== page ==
Comparing End-Use Values For North Dakota Hard Red Spring Wheat Varieties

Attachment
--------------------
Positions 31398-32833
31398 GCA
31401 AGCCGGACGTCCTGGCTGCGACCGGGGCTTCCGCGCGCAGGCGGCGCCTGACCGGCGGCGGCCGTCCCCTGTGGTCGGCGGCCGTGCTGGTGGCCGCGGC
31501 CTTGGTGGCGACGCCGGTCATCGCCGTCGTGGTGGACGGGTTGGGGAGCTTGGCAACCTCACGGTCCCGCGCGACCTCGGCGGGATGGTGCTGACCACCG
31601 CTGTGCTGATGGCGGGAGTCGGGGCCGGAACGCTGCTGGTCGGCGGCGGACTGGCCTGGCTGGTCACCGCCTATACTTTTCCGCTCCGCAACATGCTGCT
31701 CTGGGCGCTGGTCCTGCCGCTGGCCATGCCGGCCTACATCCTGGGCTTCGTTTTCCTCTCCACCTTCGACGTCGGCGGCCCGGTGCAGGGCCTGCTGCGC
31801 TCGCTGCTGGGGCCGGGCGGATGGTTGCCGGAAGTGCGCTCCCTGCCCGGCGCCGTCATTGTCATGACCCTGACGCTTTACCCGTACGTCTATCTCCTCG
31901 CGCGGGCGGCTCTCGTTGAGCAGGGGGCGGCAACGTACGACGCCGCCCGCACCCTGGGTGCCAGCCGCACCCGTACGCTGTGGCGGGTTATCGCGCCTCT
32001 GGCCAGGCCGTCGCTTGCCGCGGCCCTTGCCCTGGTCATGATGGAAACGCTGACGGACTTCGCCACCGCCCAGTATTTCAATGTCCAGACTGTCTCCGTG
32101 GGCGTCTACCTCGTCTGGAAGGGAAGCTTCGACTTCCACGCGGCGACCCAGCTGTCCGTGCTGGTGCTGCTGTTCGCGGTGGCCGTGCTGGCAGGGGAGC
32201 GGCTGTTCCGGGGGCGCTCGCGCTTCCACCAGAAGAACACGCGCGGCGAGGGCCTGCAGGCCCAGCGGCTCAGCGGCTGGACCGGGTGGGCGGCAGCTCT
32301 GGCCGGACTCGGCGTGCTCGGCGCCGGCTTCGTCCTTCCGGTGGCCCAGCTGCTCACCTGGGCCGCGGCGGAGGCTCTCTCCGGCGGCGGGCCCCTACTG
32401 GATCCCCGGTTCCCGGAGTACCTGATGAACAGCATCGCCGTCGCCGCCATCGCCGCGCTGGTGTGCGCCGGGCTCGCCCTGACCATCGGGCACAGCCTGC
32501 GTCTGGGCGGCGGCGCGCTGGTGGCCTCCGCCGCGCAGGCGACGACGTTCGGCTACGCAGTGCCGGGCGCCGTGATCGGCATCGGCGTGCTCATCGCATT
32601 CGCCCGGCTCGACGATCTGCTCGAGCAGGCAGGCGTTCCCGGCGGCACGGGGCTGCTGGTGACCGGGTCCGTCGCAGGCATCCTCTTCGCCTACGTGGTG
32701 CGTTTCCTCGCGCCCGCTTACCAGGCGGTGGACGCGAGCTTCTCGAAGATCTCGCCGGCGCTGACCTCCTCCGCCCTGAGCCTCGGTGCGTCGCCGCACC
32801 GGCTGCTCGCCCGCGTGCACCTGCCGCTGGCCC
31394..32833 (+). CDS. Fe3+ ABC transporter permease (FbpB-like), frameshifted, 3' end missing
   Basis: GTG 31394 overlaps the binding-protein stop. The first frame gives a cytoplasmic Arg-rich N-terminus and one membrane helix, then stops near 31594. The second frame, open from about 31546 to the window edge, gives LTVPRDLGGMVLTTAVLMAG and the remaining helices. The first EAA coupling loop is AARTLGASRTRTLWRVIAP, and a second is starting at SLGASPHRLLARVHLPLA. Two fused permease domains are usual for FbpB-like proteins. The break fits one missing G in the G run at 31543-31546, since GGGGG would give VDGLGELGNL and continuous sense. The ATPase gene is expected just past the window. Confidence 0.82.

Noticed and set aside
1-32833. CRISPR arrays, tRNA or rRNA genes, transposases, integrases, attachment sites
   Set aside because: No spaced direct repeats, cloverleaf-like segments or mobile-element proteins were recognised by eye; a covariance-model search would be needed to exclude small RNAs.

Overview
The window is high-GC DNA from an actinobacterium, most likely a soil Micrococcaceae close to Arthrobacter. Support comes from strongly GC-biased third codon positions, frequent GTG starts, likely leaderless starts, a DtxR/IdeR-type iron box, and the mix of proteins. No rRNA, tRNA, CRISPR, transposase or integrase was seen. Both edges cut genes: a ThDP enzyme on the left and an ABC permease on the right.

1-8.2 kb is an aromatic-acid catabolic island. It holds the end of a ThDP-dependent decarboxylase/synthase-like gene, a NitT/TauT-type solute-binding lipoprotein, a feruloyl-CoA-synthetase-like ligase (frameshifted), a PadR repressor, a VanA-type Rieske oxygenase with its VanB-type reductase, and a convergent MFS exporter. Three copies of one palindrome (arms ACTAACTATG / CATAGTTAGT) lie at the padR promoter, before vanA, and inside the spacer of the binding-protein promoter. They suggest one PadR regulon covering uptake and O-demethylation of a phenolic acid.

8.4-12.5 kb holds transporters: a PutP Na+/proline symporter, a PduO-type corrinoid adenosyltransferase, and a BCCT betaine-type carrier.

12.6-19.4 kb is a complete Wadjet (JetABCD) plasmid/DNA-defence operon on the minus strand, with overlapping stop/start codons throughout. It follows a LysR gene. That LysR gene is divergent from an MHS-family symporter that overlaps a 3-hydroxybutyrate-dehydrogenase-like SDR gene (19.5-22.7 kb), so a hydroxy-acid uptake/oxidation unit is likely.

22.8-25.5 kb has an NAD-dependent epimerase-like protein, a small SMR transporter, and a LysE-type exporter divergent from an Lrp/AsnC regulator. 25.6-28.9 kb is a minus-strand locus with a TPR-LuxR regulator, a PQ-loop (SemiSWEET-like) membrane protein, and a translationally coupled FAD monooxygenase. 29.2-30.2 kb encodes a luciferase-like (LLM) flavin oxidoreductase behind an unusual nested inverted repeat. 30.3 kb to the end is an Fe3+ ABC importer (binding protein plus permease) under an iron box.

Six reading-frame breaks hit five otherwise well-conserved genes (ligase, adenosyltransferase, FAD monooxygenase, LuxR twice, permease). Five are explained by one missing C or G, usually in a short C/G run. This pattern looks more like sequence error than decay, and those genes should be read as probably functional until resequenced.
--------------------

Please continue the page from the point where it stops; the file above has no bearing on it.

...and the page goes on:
Markets for agricultural products may be inefficient when signals do not adequately reflect product characteristics important to market participants. Although preferences can be explicitly stated through price premiums or characteristic values can be determined via hedonic methods, the problem is compounded when product quality information is costly to obtain. Bundling of quality traits by variety can serve to signal product quality. A procedure is developed in this paper to derive the value of different varieties in meeting buyer demands. An application to the hard red spring market wheat both validates the ability of the procedure to distinguish among varieties, as well as provides empirical support to the existence of Akerlof's lemon market in the release of wheat varieties.
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